immortality.” He also secretly wrote prayers and reflections, which were smuggled out of prison and later published. Freed Nov. 21, 1988, and sent into exile, Archbishop Van Thuan was named president of the Pontifical Council for Justice and Peace in 1998, and was elevated to the College of Cardinals Feb. 21, 2001. He died of cancer Sept. 16, 2002. Cardinal Van Thuan’s last years were dedicated to proclaiming a message of hope and forgiveness, and to organizing the Compendium of the Social Doctrine of the Church, which was completed two years after his death. Today, his deep hope in God amid difficult circumstances remains a model for all those who suffer.
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K N I G H T S O F C O LU M BU S N E W S
Order rushes emergency aid to Haiti
A Haitian boy receives water from U.S. forces at a food distribution point in Port-au-Prince, Haiti, Jan. 19.
‘Venerable’ Pope John Paul II POPE BENEDICT XVI announced the opening of the cause for canonization of his predecessor, Pope John Paul II (Karol Wojtyla, d. April 2, 2005), May 13, 2005. On Dec. 19, 2009, Pope Benedict declared that John Paul lived a life of “heroic virtue” or holiness, and that the Church considers the late pope “venerable.” This important step allows for John Paul to be beatified after the Congregation for the Causes of Saints certifies a miracle through his intercession. The Knights of Columbus enjoyed a long and close relationship with Pope John Paul II, who reigned from 1978 to 2005. Also, a miracle submitted for the cause for canonization of Blessed André Bessette, C.S.C. (1845-1937) was approved. “Brother André,” Supreme Knight Carl A. Anderson stated, “is shining example for the Knights and all Catholics in Canada of faith, humility and charity to those most in need.” 6 ♦ COLUMBIA ♦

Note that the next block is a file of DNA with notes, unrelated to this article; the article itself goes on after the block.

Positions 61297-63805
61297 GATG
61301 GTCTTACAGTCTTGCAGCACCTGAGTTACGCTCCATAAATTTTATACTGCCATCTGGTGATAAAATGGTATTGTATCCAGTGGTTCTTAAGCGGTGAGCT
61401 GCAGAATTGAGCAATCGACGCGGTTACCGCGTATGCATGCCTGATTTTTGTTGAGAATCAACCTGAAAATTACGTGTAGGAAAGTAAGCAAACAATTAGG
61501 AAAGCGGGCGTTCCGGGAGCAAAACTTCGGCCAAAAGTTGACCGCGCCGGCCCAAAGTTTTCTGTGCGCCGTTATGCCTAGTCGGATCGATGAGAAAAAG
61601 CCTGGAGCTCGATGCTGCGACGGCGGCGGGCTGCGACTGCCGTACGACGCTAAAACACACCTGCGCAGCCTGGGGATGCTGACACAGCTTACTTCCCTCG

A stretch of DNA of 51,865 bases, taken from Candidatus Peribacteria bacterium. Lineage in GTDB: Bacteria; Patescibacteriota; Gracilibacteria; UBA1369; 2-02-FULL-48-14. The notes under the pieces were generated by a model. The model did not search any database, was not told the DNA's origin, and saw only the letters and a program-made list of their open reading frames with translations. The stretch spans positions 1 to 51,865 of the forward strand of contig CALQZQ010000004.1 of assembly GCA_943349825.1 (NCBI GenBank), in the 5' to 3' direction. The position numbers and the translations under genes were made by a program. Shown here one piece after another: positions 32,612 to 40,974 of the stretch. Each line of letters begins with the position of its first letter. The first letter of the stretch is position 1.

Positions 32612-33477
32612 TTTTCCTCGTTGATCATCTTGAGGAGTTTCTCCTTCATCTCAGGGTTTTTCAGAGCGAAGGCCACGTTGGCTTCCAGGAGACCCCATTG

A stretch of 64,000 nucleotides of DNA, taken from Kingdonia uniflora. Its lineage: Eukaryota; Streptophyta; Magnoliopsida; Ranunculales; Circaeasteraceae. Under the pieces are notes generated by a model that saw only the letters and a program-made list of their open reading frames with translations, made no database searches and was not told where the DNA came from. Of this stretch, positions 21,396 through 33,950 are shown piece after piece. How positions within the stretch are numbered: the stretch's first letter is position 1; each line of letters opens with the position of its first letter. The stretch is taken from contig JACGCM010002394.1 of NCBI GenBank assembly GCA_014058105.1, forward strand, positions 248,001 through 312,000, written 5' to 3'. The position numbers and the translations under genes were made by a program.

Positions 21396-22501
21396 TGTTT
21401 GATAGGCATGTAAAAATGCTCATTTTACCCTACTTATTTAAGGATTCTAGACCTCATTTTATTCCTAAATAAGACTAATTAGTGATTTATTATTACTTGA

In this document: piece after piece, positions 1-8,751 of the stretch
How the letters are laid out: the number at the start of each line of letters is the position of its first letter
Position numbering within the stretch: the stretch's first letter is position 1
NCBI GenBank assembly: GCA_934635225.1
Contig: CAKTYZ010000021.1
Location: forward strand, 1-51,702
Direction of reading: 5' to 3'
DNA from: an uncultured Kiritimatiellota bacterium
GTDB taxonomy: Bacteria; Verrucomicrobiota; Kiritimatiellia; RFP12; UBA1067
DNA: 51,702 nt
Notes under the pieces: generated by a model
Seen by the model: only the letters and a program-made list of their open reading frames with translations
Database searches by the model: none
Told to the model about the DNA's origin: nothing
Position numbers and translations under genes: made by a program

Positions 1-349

sent an immediate contribution of $50,000 to Catholic Relief Services. Officials estimated that 200,000 people may have perished under the rubble of thou-
Hundreds of Thousands March for Life
College Knights, representing many different schools, stand together Jan. 22 at the 37th March for Life in Washington, D.C. The U.S. Capitol building is seen in the background. HEAVY OVERNIGHT RAIN finally tapered off just as Washington’s 37th annual March for Life began Jan. 22. Thousands of members of the Knights of Columbus were among those who listened to speakers at a rally preceding the march on the National Mall. Although many of the marchers came from states along the Atlantic coast, Knights from throughout the Midwest were also well represented. To give just one
example, the Indiana state council organized a group of more than 200 Knights and family members for this year’s march. According to the Washington Examiner, unofficial estimates of the size of the March ranged from 250,000 to 400,000 people. The West Coast Walk for Life in San Francisco drew an estimated 40,000 participants, who braved a hard, steady rain to publicly witness to their opposition to abortion.
TOP: CNS photo/Jorge Silva, Reuters